We’re led to believe that your album King Of Cowards covering some of the 7 deadly sins, but the album has 6 tracks and 8 small images encircling a large circle image on the album, can you talk to us about the album and it’s concepts?

In terms of the artwork we got sent that by Sophie Hollington who is an amazing artist, we came across her work a little bit by chance and she took the concept of the album, sent us the album artwork and it was so amazing that we didn’t want to make any amendments to it whatsoever.

‘I had a catholic upbringing… It took a lot of battling with my internal monologue to realise that people aren’t bad, so this was my way of taking ownership of those concepts and twisting them into my own narrative.’

The 7 seven deadly sins is a longer story; I don’t want to get into bashing religions or people’s beliefs because that’s not a cool thing to do. Everyone should find ways of getting through life and working things out in their own way and that’s totally cool by me, so long as their not enforcing it on other people it’s fine. I had a catholic upbringing, I went to a catholic primary school and from a very, very young age we had some quite deep and intense religious education lessons; fire and brimstone, heaven and hell, good vs evil – all from 4 years old.

There’s absolutely no doubt in my mind that it’s had some effect on my personality development, and the way I am now even. That starts to spew out into the lyrics as well; it started on the first album with pseudo religious themes and carried on with more intensity with King Of Cowards as well. I think it’s my way of processing some of the concepts that I tried to analyse as a child; you’re basically born a sinner, you’re a sinner for existing and being human on this planet and that’s not really something I subscribe to in anyway, not now. It took a lot of battling with my internal monologue to realise that people aren’t bad, so this was my way of taking ownership of those concepts and twisting them into my own narrative.

As well festivals you’re playing a stream of October and November dates on the ‘Where Are You Playing Next Tour?’ It seems often tours now are coupled with releases, will we be getting any new music from you this year? What can you tell us about it?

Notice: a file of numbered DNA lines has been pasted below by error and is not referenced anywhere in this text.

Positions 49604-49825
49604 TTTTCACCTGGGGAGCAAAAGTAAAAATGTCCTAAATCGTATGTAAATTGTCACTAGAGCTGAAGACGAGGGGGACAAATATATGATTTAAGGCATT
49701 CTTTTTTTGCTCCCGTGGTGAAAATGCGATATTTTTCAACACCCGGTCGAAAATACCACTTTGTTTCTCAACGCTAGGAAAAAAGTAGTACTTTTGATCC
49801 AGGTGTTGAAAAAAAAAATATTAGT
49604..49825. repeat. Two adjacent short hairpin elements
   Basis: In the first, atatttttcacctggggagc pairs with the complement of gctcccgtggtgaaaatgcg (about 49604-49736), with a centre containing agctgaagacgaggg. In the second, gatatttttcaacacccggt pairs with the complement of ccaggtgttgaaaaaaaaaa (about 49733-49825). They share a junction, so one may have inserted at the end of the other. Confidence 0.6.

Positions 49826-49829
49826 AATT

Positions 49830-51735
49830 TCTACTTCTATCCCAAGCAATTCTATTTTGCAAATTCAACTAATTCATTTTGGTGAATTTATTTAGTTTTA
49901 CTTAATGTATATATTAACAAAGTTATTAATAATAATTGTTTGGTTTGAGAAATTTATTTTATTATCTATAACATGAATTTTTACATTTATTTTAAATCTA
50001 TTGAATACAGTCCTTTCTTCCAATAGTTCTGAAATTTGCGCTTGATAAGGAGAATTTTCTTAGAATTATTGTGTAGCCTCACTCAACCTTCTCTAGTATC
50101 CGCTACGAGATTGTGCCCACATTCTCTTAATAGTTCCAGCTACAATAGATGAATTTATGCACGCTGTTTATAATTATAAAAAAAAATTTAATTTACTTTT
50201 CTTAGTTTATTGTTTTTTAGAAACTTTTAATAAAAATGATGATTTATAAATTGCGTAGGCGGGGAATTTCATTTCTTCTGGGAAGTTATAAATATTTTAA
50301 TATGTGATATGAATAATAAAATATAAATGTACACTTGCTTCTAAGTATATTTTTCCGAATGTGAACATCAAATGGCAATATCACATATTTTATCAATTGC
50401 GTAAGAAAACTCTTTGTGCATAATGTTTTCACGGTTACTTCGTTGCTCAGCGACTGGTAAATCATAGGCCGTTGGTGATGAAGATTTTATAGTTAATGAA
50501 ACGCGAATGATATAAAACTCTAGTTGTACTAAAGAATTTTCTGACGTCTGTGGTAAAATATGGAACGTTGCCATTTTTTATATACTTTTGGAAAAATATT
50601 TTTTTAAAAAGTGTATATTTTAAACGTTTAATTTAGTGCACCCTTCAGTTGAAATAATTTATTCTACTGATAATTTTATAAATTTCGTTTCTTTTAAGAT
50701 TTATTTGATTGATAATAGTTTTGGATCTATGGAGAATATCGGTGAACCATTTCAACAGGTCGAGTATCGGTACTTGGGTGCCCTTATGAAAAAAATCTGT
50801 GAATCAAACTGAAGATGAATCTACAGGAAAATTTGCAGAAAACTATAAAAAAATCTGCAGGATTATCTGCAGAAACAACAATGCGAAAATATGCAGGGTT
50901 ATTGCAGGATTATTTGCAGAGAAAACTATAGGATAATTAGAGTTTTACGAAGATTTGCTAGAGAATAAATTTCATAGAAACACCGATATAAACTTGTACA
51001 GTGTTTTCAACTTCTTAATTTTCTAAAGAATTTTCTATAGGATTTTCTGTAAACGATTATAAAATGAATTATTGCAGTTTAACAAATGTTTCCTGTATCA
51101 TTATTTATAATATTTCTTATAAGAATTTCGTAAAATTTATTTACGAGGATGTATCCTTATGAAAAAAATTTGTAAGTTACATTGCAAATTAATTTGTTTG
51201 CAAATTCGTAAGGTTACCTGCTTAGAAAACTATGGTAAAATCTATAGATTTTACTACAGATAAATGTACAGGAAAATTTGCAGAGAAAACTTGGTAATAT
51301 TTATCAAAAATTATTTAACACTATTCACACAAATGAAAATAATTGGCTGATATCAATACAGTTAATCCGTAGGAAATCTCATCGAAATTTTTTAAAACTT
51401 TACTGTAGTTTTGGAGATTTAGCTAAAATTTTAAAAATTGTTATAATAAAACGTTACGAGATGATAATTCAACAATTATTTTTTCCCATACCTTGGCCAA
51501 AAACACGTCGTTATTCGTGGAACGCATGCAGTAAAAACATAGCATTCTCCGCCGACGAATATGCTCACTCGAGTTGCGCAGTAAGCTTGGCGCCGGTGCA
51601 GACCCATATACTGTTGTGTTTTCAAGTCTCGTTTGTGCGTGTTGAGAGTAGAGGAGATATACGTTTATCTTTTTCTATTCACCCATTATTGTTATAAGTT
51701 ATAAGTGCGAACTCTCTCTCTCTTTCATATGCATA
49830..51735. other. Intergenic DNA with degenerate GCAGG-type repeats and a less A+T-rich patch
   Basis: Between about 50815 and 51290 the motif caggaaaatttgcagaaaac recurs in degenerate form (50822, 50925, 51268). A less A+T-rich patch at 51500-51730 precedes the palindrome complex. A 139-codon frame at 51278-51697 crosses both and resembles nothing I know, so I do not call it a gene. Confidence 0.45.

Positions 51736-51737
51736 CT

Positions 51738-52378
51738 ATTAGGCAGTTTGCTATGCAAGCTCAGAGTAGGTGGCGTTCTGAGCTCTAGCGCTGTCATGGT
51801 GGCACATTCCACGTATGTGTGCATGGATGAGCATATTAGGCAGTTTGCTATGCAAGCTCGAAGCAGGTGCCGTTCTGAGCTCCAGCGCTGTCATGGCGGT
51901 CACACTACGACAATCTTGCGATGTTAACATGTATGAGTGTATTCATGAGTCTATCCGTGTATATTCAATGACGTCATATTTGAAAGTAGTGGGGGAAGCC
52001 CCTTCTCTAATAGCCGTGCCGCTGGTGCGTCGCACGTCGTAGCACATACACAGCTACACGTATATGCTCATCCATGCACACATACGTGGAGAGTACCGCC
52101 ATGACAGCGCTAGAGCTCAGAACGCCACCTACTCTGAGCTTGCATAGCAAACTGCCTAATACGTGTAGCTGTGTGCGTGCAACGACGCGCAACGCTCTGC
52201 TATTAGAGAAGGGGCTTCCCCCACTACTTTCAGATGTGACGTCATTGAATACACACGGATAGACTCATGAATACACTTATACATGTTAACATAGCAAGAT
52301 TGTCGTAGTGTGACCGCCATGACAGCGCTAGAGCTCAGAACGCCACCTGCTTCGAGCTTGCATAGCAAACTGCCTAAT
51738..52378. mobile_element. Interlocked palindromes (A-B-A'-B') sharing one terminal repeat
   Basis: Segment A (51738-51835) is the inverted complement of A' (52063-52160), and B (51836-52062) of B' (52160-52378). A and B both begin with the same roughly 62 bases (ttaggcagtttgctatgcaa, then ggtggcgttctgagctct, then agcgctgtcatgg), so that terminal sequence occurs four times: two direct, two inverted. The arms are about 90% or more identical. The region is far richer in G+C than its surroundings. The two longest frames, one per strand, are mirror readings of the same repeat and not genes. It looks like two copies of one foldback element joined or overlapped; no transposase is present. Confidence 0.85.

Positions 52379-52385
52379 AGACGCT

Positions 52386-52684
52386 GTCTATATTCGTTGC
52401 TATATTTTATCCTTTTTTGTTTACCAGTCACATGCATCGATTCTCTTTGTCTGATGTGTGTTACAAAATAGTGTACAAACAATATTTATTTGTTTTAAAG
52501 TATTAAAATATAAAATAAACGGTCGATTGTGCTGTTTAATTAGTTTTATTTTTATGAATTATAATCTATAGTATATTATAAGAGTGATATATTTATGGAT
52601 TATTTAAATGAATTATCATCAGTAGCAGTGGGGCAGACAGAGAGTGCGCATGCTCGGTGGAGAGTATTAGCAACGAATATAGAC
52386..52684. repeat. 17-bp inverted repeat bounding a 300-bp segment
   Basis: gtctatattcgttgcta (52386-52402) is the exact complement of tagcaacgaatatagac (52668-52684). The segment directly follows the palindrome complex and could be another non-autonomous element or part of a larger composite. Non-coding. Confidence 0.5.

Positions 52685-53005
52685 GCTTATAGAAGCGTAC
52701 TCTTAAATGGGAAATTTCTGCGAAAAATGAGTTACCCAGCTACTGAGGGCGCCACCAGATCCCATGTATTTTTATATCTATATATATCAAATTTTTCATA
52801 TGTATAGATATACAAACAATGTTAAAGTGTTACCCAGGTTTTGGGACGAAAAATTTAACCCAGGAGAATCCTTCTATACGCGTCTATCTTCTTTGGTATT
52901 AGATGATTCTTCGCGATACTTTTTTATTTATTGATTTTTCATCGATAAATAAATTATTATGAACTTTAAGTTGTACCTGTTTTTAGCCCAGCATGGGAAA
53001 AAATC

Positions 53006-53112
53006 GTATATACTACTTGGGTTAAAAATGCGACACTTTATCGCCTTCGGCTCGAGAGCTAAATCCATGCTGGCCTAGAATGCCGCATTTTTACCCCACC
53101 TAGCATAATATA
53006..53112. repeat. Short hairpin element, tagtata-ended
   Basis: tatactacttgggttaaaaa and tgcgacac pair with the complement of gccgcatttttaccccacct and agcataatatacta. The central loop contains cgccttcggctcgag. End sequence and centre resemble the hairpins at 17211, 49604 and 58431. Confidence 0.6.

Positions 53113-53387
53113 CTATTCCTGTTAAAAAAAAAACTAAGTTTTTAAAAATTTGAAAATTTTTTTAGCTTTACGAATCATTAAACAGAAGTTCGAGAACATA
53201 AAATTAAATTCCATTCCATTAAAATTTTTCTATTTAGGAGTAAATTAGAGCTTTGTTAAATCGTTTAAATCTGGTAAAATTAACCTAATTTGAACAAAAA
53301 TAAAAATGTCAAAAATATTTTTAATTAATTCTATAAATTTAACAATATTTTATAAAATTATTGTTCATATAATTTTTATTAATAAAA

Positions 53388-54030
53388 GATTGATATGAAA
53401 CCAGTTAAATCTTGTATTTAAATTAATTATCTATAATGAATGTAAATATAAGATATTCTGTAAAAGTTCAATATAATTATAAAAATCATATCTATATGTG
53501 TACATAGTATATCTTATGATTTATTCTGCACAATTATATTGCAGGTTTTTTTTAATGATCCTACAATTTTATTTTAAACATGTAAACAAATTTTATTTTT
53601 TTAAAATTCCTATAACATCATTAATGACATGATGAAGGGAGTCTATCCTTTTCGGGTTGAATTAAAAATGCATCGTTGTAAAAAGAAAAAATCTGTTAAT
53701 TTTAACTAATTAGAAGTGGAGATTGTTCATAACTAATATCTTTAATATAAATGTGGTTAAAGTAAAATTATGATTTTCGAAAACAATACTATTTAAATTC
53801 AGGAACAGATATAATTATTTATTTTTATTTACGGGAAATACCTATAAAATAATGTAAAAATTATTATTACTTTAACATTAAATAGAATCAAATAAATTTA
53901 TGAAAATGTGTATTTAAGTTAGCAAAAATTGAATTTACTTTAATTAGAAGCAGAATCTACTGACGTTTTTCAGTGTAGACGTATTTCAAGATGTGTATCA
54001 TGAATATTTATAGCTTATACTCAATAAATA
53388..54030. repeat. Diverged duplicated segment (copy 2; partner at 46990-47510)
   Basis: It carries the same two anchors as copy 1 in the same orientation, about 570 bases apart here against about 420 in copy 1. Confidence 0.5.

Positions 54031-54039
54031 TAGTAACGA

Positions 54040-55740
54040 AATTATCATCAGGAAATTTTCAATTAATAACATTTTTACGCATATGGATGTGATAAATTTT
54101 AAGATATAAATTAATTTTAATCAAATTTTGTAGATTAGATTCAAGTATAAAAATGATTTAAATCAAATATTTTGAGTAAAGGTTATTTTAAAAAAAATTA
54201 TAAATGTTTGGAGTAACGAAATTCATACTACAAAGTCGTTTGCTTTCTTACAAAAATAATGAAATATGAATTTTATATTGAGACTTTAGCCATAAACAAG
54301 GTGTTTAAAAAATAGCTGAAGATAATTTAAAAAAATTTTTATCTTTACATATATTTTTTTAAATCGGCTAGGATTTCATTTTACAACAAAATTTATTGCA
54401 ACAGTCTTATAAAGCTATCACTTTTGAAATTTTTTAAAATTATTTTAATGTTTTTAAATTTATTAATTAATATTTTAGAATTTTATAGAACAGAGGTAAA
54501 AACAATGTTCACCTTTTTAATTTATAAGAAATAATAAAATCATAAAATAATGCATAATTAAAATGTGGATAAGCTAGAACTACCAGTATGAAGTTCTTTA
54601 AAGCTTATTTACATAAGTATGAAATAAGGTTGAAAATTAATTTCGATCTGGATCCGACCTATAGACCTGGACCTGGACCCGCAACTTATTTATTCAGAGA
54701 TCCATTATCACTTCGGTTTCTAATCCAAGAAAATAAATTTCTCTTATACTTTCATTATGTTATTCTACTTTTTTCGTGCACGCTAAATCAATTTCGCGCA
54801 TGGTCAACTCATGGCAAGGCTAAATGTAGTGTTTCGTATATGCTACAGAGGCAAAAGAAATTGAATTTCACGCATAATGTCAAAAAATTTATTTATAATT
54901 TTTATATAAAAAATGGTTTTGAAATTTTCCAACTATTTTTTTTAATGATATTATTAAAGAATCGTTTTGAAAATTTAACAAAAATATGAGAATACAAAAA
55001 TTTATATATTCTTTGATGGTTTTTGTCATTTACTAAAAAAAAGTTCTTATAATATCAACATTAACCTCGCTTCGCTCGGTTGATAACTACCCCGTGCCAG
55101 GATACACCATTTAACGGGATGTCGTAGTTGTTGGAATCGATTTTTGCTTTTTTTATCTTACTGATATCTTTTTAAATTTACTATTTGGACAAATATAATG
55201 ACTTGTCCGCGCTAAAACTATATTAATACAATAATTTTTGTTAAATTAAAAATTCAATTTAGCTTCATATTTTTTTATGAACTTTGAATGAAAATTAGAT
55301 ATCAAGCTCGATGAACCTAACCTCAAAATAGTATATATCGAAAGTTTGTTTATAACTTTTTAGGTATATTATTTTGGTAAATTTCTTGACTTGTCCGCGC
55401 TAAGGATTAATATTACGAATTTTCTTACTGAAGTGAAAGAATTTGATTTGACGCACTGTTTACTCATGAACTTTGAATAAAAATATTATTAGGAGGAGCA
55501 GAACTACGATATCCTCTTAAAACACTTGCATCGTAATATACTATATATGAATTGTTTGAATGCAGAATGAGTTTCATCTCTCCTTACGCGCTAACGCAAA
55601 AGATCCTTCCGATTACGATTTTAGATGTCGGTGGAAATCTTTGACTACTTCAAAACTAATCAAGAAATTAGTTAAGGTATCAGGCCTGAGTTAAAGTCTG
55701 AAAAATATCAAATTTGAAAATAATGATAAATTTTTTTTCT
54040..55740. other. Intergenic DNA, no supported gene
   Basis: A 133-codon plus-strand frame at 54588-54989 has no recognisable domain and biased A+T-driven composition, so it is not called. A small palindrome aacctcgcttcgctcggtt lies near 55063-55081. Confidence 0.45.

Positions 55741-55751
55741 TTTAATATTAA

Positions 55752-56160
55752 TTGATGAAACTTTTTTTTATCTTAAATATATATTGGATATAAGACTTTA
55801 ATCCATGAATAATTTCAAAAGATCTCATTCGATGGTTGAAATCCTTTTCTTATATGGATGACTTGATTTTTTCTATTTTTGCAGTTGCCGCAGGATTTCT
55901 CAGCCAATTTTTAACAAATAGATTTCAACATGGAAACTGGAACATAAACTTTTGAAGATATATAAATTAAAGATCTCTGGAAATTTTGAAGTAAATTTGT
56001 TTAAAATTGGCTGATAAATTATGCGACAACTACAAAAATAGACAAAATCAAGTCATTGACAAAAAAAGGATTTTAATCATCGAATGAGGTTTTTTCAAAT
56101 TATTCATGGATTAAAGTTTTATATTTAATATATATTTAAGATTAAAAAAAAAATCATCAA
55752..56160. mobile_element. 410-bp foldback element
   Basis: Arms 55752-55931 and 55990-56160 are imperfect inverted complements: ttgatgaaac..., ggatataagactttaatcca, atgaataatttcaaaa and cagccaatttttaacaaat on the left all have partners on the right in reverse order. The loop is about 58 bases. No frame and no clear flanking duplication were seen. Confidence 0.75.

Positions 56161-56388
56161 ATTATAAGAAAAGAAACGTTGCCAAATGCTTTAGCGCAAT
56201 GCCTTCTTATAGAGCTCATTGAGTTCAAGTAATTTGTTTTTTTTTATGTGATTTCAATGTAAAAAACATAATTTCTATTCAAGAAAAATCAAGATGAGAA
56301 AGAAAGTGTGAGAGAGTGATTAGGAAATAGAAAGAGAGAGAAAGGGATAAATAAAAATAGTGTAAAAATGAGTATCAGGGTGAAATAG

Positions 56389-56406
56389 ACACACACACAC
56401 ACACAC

‘[The new material is] coming together nicely and we’ve got tentative release plans for early next year.’

You’ll not be getting any new music from us in October; sorry that’s a spoiler. We are working on new material and it’s coming together quite nicely. At the moment [we’re] playing a new song in the set, we might not play it today because we’ve got a slightly shorter set so we might just play the party bangers everyone has been enjoying for the past few months. But, yeah it’s coming together nicely and we’ve got tentative release plans for early next year; at the moment we’re still at drawing board stage with a lot of ideas apart from that one song which we’re really happy with.

Whats the name of the new song?

‘[The new song] is called ‘Crazy In Blood’, that title makes me smile a little bit because it kind of reminds me of ‘Crazy In Love’ by Beyonce and actually when we started playing it live a couple times instead of singing ‘Crazy In Love’ I sang ‘Crazy In Love’.’

It is called ‘Crazy In Blood’, that title makes me smile a little bit because it kind of reminds me of ‘Crazy In Love’ by Beyonce and actually when we started playing it live a couple times instead of singing ‘crazy in blood’ I sang ‘crazy in love’ by accident but I’ve nipped that in the bud and I’m getting my own lyrics right now.

6 Music have blown us away with this line up, who has caught your eye that you will be going to see?

Julian Cope who’s performing on our stage today will be amazing, The Comet Is Coming, John Hopkins who we’ve missed; I’ve been really enjoying Little Simz new album too.

Questions: James Wadsworth

Photos: Used with kind permission by BBC Pictures taken at the BBC 6 Music Festival.



Underscore Part 3

Leave a Reply

Your e-mail address will not be published. Required fields are marked *